Friendship Is A Drug by Maureen Eich VanWalleghan
Today, I spontaneously got to hang out with a girlfriend. I had run out to do a quick errand and then planned to return home to write this post, wash dishes and read college papers, but in the process of following up on the quick errand, my friend invited me over. I went for it.
My daughter and this friend’s daughter go to the same school, but are in different grades. My daughter really likes her friend and I really like the mommy. The situation made for a relaxing moment.
The need getting met—as I leisurely drank tea, laughed, told silly personal stories—was the pleasure of being heard. Being heard—the sensation that another person is really listening to me—is so addictive. Even as my mind was running through the list of things I needed to do, I just couldn’t seem to pull myself away. After three hours I knew I had to go and my friend had things to do as well.
Wow, three whole hours of just relaxing, that is a rarity. I do get to hang out upon occasion with other dear friends, but rarely uninterrupted for that long. It was intoxicating and when I got home I just wanted more, more, more.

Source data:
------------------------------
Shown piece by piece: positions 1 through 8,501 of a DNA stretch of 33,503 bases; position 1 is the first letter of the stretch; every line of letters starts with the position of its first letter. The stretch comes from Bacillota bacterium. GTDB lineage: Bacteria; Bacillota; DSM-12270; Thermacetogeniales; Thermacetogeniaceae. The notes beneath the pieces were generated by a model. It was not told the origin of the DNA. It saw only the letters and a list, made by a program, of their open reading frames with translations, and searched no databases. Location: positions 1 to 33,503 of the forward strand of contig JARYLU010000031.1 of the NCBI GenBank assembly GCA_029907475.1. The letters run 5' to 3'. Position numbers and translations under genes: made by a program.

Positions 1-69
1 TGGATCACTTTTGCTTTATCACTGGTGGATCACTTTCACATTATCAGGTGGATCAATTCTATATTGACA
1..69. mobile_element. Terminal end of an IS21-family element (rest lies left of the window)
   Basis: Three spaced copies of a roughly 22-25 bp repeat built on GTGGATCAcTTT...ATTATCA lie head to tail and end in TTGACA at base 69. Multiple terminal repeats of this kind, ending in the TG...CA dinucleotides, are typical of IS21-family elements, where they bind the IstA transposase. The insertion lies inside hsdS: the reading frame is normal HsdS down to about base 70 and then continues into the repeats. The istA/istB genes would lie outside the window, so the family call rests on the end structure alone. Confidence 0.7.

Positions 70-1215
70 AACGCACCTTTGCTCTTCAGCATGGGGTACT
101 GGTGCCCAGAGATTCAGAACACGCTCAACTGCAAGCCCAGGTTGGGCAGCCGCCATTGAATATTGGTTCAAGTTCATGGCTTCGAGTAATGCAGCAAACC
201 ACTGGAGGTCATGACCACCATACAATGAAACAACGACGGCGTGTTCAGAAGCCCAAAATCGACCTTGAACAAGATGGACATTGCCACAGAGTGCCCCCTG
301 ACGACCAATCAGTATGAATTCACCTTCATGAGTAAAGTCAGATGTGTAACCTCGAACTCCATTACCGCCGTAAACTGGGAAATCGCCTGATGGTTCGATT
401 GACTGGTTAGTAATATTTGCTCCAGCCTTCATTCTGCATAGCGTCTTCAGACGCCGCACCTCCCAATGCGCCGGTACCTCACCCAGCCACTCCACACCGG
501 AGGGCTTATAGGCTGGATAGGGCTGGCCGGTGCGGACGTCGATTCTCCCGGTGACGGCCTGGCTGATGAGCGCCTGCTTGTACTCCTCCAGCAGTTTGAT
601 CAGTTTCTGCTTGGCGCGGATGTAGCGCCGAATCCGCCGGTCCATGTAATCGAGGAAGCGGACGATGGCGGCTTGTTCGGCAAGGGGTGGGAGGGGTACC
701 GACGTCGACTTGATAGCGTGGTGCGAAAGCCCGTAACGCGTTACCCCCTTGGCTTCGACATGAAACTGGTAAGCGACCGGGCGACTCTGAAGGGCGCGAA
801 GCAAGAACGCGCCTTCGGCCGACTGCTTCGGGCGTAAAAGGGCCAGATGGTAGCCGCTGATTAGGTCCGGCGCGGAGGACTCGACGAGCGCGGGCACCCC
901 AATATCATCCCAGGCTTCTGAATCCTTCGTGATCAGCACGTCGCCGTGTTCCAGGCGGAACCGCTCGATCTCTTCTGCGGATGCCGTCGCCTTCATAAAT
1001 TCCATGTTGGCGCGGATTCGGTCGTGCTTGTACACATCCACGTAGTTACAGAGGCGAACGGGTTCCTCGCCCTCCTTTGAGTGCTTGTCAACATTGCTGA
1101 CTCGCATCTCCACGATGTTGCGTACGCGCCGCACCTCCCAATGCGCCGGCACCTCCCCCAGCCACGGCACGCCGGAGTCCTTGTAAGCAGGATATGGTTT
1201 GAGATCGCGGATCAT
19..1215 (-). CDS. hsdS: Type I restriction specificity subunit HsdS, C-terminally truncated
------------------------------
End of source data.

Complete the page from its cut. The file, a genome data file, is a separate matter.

Getting quality girlfriend time is something that I have given up expecting to have in my world of motherhood. Of the few women friends and close family members, who are in my life, the hangout factor doesn’t happen much as everyone is busy, including me. So, the luxury of uninterrupted connection—just relaxing with a girlfriend seems impossible.
There is something about the special listening that a girlfriend gives that is hard to replicate. It is addicting. It fills me up in a way that nothing else does. Note to self: schedule more girlfriend time and feed the soul...
So as I finish writing this, I need to say that this is my last regular weekly post for Motherhood Later. I will be shifting into book reviewing for the site, which I am very excited to do—a little something I have wanted to do since I was in high school. Watch for my first review coming at the end of October of Mom, Incorporated by Aliza Sherman and Danielle Elliot Smith.